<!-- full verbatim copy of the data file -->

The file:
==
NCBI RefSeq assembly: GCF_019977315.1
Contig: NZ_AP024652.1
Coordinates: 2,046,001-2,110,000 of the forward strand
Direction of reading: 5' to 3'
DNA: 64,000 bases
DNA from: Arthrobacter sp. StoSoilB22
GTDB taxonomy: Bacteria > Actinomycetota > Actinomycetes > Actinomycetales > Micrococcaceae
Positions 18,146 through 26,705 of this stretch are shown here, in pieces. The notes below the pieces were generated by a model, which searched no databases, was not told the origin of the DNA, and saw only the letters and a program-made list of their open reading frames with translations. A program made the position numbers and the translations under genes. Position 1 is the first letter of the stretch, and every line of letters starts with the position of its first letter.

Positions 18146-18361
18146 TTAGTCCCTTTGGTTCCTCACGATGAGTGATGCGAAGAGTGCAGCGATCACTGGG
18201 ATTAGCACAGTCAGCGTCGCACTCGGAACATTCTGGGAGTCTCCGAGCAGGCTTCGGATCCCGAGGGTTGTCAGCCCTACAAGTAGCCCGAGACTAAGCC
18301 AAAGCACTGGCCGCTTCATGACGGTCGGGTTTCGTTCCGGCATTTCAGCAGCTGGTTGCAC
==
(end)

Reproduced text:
NCBI RefSeq assembly: GCF_019977315.1
Contig: NZ_AP024652.1
Coordinates: 2,046,001-2,110,000 of the forward strand
Direction of reading: 5' to 3'
DNA: 64,000 bases
DNA from: Arthrobacter sp. StoSoilB22
GTDB taxonomy: Bacteria > Actinomycetota > Actinomycetes > Actinomycetales > Micrococcaceae
Positions 18,146 through 26,705 of this stretch are shown here, in pieces. The notes below the pieces were generated by a model, which searched no databases, was not told the origin of the DNA, and saw only the letters and a program-made list of their open reading frames with translations. A program made the position numbers and the translations under genes. Position 1 is the first letter of the stretch, and every line of letters starts with the position of its first letter.

Positions 18146-18361
18146 TTAGTCCCTTTGGTTCCTCACGATGAGTGATGCGAAGAGTGCAGCGATCACTGGG
18201 ATTAGCACAGTCAGCGTCGCACTCGGAACATTCTGGGAGTCTCCGAGCAGGCTTCGGATCCCGAGGGTTGTCAGCCCTACAAGTAGCCCGAGACTAAGCC
18301 AAAGCACTGGCCGCTTCATGACGGTCGGGTTTCGTTCCGGCATTTCAGCAGCTGGTTGCAC